Does stress increase the risk of developing cancer? Does reducing stress speed up healing? I have recently been listening to a series of lectures by my hero, Professor Robert Sapolsky, called ‘Stress and your body’.1 During the course of the lectures, he addresses the various effects of stress on our health and covers the supposed link between stress and cancer. For a time, this link seemed certain and various studies gave it credence. However, as Dr Sapolsky points out, these studies were done retrospectively, after the cancer had been diagnosed and patients in the studies were asked about their recent stress levels. The excellent school of psychotherapy, Human Givens, points out that if we feel depressed and think about bad events in our life, then we remember more and more bad times. If we are given a cancer diagnosis, fear, worry and stress dominate thinking and we will be fixed on the negative events in our life. So any study based on asking people if their life was stressful before they got their cancer diagnosis is bound to find a strong correlation.
In due course, prospective studies began following the health of people to see if those most stressed had a higher incidence of developing cancer. Dr Sapolsky refers to a cornerstone study that apparently proved this link. It was a study done on Western Electric Plant workers in America that showed that those suffering from major depression were linked to a 2-fold increase in cancer rates. A couple of years after the study was published, the data was combed through again, and it was found that those with the major depression also had an awful boss who had them working in unsafe conditions with high exposure to carcinogens. So no surprise that they developed cancer there, the depression was a side effect. The bottom line is that there has been no proven link between stress increasing the risk of cancer.
Dr Sapolsky then went on to look at how stress lowers immunity and can this be the mythical link between stress and cancer? Long term stress lowers immune function without doubt; constantly pushing ourselves to reach goals without allowing recovery time will lead to catching more colds as our immune system buckles under the strain. However, the immune system has to be totally flattened to increase cancer risk – as in people with the AIDs virus, and even so, the cancer risk does not go up dramatically. From what I have learnt of cancer, it develops as a result of exposure to cancer forming agents – and there are enough of those about – with insufficient protection from anti-oxidants in the diet.
Then we have the hoary old chestnut about certain personality types having more risk of developing cancer – modern legends have them as introverted, suppressed people with anger issues. There is minimal evidence to show this and the feeble amount comes from retrospective and not prospective studies. Case dismissed -or maybe not, as we shall see.
Does stress affect cancer relapse? No evidence backs this claim up.
What about stress and the rate of cancer progression? Finally there seems to be a positive link here. And this is based on intervention studies, with the classic one being run by a colleague of Dr Sapolsky’s called David Spiegel. Dr Spiegel ran a study on a group of women diagnosed with metastatic breast cancer – a nasty development of primary breast cancer that spreads elsewhere. Not a good thing. The women were divided into 2 groups, the first receiving standard medical treatment and the 2nd group, standard medical treatment plus group therapy sessions, several times a week. The results of the study showed that the women in the 2nd group ended up with an increased lifespan by 18 months; which represents a very good bargain for such a dreadful cancer. So the initial assumptions were that group therapy led to feeling less stressed, an increase of immune system, and so an increase in cancer fighting ability. Other studies followed this one but about half had the same findings and the others failed to replicate it. So Spiegel re-examined his study and came to a very interesting, different conclusion.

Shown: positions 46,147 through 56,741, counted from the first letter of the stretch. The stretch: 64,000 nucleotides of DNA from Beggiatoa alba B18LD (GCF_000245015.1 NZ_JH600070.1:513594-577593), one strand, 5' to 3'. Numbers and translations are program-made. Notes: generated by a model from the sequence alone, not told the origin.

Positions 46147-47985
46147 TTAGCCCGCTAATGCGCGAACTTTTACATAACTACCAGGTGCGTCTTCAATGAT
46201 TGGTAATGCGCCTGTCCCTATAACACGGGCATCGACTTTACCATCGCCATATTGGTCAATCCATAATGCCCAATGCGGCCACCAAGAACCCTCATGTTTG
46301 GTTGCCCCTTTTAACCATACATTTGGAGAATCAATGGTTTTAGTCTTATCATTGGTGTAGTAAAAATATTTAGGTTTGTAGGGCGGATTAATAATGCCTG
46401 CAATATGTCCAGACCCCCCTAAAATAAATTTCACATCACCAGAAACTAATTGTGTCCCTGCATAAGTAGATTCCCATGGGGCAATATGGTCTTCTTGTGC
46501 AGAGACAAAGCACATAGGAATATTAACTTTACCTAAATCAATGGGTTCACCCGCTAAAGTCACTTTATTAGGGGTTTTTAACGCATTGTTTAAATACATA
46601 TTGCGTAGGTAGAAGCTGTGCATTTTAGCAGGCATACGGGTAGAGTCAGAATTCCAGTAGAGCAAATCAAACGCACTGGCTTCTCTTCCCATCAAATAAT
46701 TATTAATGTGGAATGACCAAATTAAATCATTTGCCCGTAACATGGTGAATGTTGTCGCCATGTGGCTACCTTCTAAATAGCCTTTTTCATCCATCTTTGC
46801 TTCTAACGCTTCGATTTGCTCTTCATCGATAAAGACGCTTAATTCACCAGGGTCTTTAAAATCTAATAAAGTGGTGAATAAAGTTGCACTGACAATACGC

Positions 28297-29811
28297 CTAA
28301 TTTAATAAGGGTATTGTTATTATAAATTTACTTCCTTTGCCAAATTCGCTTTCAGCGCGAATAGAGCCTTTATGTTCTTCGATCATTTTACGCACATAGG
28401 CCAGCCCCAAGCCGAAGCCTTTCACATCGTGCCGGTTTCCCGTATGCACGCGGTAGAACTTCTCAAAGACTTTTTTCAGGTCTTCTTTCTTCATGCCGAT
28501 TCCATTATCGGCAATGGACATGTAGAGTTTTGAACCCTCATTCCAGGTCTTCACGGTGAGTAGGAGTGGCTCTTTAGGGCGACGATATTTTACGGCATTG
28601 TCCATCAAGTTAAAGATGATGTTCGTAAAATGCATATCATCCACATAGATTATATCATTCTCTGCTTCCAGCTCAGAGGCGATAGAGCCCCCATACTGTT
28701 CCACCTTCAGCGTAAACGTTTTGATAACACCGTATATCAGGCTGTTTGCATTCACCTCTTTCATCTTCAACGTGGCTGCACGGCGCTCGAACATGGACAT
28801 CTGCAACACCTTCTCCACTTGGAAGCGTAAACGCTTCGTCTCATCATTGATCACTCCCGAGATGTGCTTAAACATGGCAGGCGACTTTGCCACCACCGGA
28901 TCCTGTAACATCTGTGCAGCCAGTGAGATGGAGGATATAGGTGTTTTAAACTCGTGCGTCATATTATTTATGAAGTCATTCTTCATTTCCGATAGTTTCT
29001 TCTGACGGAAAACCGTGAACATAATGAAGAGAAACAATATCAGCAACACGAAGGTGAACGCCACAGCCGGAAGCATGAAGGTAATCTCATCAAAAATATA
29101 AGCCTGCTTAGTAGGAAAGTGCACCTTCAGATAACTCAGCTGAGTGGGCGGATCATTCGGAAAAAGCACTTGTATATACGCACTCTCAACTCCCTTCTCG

The medication to kill cancer has horrible side-effects such as nausea, tiredness and maybe nerve problems: pins and needles, lack of sensation, difficulty doing up buttons; so hardly surprisingly, patients are not always compliant when it comes to taking the stuff. They also miss doctor’s appointments or may skip meals because they don’t feel like eating. What happened in the support groups was that the patients supported each other to take the pills, despite feeling terrible, to eat something, to see the doctor and with this greater compliance the medical intervention had more chance of succeeding.
And so we can now see the lack of proven connection between stress and cancer and we can see that joining a support group helps fight cancer because the patients encourage each other to take the horrible pills and brave the unpleasant side effects. Actively reducing stress if undergoing cancer treatment may help achieve a good recovery not by affecting the immune system but by reducing pain levels – more stress leads to greater pain sensitivity – and this can help a patient endure the side-effects and the endless visits to the doctor, further investigations and so on. And finally, the personality effect; some personality types will do whatever it takes – so will take the pills, eat regularly and so on to help themselves recover. Others do not share this attitude and, for whatever reason, are not so compliant with doctor’s orders.
So whilst there is no definite connection between stress causing cancer or affecting the outcome, being part of a support group will help with compliance in doing the necessary. And some people will endure the horribleness without any support at all because that that’s how they are.
- Stress and Your Body. 12 lectures given by Professor Robert Sapolsky of Stanford University. Course no. 1585 [↩]